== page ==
This phrase was on the candles we used on Wednesday evening. It is part of John 1:5 in the Message paraphrase. I thought of it again this morning as I read the news that some of the trapped Chilean miners are showing signs of depression. I'm not surprised they are. I can think of nothing worse than being trapped for months on end with no guarantee of rescue being successful. I've known and worked with a few people with depression and it is a nasty disease. Yes, a disease. It eats up self-worth and destroys hope, engulfing its victim in darkness. Now imagine experiencing that in physcial darkness and with the very real possibility that the light at the end of the tunnel will be blocked out... Ugh. It makes me shiver.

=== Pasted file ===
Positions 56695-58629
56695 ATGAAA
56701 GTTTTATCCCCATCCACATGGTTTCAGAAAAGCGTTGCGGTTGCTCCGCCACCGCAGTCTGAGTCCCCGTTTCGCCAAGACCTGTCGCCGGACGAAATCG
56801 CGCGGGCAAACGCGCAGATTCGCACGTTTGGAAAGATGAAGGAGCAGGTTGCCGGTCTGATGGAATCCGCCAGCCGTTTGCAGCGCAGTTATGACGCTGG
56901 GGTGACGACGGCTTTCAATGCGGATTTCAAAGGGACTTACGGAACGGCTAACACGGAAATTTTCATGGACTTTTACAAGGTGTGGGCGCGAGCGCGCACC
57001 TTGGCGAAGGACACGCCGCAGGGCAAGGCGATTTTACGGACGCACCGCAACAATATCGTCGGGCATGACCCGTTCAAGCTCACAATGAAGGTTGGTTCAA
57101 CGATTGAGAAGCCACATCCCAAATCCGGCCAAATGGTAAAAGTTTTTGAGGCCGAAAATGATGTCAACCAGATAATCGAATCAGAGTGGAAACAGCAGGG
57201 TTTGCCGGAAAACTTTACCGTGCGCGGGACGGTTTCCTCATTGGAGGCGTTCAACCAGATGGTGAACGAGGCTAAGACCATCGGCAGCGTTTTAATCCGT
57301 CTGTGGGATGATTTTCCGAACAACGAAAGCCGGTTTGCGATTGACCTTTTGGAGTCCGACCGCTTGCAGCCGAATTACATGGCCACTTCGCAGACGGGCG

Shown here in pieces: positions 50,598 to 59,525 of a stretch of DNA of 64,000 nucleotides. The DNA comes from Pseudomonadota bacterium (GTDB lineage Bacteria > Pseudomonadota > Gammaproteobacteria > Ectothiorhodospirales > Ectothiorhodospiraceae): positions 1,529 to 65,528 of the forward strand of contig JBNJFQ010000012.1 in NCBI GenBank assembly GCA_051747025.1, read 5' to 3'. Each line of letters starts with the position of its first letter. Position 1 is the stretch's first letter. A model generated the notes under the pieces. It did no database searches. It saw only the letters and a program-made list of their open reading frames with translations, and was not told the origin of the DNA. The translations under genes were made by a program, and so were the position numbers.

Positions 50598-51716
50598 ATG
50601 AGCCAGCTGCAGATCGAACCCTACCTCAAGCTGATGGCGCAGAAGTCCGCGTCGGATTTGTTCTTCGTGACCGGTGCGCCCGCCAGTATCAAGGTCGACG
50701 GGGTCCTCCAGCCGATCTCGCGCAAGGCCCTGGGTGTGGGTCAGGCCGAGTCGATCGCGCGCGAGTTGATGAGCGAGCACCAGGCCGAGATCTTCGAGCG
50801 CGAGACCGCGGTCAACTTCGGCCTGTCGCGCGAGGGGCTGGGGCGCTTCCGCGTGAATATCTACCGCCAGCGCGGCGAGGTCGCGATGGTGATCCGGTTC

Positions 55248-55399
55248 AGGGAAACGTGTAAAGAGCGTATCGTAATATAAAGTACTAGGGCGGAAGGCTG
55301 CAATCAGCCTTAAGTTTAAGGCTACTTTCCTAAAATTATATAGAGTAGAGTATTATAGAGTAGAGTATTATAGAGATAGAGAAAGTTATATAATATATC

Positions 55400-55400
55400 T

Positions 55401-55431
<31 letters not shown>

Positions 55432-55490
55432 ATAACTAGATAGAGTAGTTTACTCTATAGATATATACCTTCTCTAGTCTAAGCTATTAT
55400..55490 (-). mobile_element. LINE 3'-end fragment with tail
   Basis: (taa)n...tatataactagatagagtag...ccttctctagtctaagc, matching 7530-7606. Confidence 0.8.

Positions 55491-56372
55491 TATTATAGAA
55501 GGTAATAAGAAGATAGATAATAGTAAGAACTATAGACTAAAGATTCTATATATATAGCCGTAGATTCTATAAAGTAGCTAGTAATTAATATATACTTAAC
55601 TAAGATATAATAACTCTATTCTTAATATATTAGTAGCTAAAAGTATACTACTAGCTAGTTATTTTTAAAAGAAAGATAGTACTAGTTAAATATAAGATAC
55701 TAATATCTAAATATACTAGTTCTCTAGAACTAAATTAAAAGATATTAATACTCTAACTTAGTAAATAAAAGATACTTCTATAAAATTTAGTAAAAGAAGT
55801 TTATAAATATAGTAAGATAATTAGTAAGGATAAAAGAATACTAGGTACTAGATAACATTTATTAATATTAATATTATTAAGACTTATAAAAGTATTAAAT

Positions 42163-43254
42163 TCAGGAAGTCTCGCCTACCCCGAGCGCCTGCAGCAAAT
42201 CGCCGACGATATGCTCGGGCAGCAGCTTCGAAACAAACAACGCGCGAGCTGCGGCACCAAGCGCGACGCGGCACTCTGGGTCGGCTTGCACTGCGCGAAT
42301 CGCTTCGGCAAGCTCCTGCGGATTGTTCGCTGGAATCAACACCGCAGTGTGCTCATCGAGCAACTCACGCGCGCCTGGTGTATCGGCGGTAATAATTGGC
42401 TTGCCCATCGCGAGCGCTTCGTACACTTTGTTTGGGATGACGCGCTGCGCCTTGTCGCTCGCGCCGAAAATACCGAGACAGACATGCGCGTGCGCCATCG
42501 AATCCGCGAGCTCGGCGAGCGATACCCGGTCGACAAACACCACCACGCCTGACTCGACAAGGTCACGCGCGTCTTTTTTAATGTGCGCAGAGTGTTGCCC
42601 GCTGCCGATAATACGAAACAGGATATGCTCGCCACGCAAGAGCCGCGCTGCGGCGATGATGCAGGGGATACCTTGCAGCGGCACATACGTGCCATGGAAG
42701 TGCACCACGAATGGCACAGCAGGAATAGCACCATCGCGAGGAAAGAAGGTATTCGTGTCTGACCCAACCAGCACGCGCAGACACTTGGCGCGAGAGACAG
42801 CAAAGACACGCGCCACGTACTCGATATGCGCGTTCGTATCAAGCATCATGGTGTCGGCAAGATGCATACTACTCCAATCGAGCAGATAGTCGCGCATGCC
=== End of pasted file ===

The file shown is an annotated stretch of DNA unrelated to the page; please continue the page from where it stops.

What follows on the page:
It is easy to be voyeurs for five minutes and then move on with our lives as new headlines grab out attention but for these 33 men it is real and ever present. I cannot imagine how they feel but I do feel strongly moved to pray for them, and for their families anxiously waiting, hoping, longing.
One of the Taize songs we used on Wednesday is a voice of hope for all in dark places - physically trapped in mines, emotionally trapped in depression, metaphorically trapped in poverty, fear or isolation...
Within our darkest night, you kindle a fire that never dies away, never dies away.
Within our darkest night, you kindle a fire that never dies away, never dies away...
(c) Presses de Taize
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